- Brian Ach/Stringer
- The high-end Essential Phone’s price has been slashed by $200 (£151). It’s the latest project from Andy Rubin, the inventor of Android. But reports suggest it hasn’t been selling well as it competes with the likes of Google and Apple.
The Essential Phone, a high-end smartphone designed by Android creator Andy Rubin, is getting its priced slashed by $200 (£151).
The drop, from $699 (£530) to $499 (£378), comes after reports of disappointing sales for the new PH-1 devices – and alongside the launch of multiple new high-end devices from the likes of Apple and Google.
(The Essential Phone isn’t yet available in the UK. The Financial Times reported in July that it would launch by the end of 2017. The UK price will presumably be in line with this lower price point.)
The Essential Phone is the first device released by Essential, a startup founded by Android creator Andy Rubin after leaving Google in 2014. It started with phones, and plans to branch out from there. There are already modular add-ons available for the Essential Phone, including a 360-degree camera.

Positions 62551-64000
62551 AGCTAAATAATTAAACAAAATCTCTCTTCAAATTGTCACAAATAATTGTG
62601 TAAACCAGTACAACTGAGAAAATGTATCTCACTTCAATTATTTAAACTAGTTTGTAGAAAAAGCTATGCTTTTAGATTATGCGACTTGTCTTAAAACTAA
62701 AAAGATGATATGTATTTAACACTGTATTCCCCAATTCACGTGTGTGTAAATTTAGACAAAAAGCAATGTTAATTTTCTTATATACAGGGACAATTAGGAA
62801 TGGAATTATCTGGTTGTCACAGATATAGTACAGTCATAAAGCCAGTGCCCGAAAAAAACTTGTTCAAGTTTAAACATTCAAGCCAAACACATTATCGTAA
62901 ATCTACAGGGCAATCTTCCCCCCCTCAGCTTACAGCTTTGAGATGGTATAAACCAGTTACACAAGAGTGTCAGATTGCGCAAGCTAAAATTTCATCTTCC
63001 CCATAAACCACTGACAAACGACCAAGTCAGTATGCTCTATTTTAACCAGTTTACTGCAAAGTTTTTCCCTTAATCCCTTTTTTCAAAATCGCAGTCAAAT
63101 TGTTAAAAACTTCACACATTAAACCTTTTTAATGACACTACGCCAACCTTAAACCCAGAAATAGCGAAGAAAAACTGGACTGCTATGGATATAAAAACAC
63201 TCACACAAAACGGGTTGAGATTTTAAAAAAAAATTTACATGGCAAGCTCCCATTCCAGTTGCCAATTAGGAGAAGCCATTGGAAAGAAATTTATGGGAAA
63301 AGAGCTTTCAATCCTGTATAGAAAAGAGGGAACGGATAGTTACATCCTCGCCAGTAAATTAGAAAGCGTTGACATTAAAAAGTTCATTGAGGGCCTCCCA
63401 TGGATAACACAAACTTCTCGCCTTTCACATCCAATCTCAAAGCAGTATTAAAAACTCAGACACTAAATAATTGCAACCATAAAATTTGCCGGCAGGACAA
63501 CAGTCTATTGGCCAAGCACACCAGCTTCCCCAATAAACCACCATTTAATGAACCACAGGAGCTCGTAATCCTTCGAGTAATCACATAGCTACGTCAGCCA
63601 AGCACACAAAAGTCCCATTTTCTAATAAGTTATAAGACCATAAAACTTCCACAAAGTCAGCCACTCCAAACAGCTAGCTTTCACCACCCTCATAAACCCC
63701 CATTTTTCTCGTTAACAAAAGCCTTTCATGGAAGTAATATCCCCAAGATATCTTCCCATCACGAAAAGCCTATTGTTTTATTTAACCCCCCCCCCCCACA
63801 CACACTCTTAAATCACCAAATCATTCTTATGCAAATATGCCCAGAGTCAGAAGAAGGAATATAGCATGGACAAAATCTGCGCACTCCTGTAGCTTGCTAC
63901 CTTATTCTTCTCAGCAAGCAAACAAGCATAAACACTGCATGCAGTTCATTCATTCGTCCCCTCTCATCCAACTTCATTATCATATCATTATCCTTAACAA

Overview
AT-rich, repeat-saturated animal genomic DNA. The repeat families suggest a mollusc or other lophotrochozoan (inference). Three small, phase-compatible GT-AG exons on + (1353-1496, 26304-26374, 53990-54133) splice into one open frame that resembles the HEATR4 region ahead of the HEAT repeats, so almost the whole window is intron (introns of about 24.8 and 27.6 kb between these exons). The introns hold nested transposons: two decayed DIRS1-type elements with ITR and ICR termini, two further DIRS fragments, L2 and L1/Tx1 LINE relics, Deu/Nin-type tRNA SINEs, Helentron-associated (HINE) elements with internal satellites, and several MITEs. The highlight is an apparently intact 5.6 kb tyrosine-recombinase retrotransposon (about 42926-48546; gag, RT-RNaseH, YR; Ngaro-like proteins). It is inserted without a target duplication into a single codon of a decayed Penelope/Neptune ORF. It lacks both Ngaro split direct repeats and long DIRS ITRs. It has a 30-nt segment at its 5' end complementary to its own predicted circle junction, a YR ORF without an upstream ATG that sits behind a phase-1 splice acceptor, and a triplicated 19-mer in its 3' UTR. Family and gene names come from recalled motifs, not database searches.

In a blog post announcing the price drop, Essential took a not-so-subtle dig at its rivals, writing: “We could have created a massive TV campaign to capture your attention, but we think making it easier for people to get their hands on our first products is a better way to get to know us.” (Customers who already bought a device are being offered $200 credit.)
So how may people have “got their hands” on Essential’s products? The company hasn’t released sales figures, but some reports don’t look positive.
Market research firm BayStreet Research said the smartphone sold just 5,000 devices in its first two weeks in the US – a drop in the ocean compared to the likes of Apple, Samsung, and so on. (In 2015, Apple’s iPhone 7s sold 13 million units in its first weekend available.)
Per Fortune, that equates to just $3.5 million (£2.6 million) in revenue. That’s almost nothing when you consider Essential raised $300 million (£227 million) from investors earlier this year in a Series B funding round.
Meanwhile, Google has announced its new Pixel 2 Android smartphones, to positive reviews (concerns about the screen on the Pixel 2 XL notwithstanding). And Apple is about to release the eagerly anticipated iPhone X, a tenth anniversary edition of its iconic smartphone with a major new redesign.
It’s a crowded field, and it sounds like the Essential Phone is finding it hard to compete.